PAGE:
Gradually, the Pandarosa acts began to absorb these local musicians into their own gigs, sometimes spawning completely new acts as well. To promote itself, the Pandarosa held annual showcases of all the acts on the label. Each year, the show expanded in scope. Of 2004 to 2005, Thompson says, “This was a really important transitional year. A lot of stuff happened…This was really my first year doing the Pandarosa by myself. Joe’s gone; David, my older brother, is still at [Oklahoma University]. This was a time when I started doing things differently–started planning things the way I wanted it to be planned. We jumped from two bands in the first showcase to, seven? Yeah, seven bands in the second showcase. It was Jarboda, Heroes of Gibraltar, Me You Speaky, Johnny the Wham, Chaney Chaney Bang Bang, Abraham the Giant Killer, and Room Sound.”

“It was great. I mean, we got to show people we were expanding, we were getting bigger. And after that was kinda–[this] kinda reactionary growth period…It’s like, ‘Oh, hey, this is real, but let’s make it more real than it was.’ We signed every possible band that would play with us, we put out the ‘05 sampler, which was the first official Pandarosa release and we paid $800 [for it]…And by the time we got back to the school year, we realized that we couldn’t support this sorta thing, you know?”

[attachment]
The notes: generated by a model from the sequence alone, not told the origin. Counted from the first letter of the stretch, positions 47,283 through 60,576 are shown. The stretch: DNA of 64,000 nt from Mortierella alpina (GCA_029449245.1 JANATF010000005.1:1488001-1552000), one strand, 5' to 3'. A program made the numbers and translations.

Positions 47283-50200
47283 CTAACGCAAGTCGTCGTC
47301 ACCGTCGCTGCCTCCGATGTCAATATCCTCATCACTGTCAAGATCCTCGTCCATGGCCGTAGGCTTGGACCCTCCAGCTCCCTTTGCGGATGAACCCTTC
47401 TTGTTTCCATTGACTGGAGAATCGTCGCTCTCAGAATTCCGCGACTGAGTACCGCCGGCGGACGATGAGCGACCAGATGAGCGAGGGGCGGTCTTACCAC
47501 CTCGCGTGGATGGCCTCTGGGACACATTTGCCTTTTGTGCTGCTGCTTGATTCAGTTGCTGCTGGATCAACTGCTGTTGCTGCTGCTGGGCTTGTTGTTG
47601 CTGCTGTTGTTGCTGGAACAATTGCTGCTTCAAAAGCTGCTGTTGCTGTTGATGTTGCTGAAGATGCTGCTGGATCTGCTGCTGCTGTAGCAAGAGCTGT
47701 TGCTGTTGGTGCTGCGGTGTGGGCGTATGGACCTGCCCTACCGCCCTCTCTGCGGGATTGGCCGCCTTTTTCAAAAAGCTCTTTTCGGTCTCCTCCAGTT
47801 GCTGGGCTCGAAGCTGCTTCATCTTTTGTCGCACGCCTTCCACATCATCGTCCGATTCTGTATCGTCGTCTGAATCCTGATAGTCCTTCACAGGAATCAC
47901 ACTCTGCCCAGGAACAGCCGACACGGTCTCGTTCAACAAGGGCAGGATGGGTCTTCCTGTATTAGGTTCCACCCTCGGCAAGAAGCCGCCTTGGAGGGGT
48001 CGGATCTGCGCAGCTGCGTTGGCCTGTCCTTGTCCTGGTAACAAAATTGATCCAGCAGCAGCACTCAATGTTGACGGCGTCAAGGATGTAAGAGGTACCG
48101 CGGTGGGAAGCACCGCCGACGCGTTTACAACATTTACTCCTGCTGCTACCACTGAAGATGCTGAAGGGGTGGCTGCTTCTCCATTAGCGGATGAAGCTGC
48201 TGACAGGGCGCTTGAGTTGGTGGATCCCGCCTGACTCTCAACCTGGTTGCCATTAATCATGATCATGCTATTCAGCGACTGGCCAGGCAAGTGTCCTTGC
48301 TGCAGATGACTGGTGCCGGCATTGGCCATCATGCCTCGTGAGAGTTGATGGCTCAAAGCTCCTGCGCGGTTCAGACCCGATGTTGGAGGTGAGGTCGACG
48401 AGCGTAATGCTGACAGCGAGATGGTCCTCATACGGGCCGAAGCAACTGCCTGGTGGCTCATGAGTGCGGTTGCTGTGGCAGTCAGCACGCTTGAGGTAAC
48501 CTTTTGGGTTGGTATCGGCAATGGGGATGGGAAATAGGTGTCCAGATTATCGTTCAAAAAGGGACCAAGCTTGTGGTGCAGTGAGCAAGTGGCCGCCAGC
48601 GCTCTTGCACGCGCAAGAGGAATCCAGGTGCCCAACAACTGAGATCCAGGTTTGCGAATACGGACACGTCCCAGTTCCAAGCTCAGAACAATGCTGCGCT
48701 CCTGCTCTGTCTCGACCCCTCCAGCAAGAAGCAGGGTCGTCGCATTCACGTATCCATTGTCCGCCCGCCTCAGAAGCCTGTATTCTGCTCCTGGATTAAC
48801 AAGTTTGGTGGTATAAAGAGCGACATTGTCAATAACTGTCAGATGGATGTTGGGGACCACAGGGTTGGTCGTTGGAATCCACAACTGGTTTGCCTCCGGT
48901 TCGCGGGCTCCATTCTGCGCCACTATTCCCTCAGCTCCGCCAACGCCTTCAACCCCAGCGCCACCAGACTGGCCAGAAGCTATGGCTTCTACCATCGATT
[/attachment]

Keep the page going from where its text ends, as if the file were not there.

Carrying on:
The label had reached critical mass. By 2006, Thompson found himself auditioning bands for recording time, and shuffling the lineup of the label. And so, in 2006, the label began to slim down. “Up until [that point] we were like, ‘Oh, you’re our friends, and you can play, and you have like one good song–okay, we’ll record you.’ But, now we try to look for more ambitious bands–more sustainable bands.” He adds, “I just couldn’t do studio sessions every weekend.”

The label continued to mature. “The [third] showcase was the biggest one–we spent like $2000 on it, we rented out a big place, we made our own stage, sound system, and lights. We packed it with like 300 people. It was our biggest show to date. It was phenomenal. We hired a professional video crew to record it. And it was great for us, because we had reached a little further.

“[This] year was also important because it was the end of my senior year. I had just gotten into the [UofC] early action, and I decided to take a year off. I knew that I wanted to spend some time doing music. More than that, though, I wanted to pursue a lot of things: work more in my church, do some mission work and spend some time with my family, before I went away for quite a while. So, 2006 to 2007 was just completely mine. I had never done ‘just the Pandarosa,’ just taken care of the label. I was always doing school, or being active in a couple different groups. It was really great to buckle down and focus [on the label].”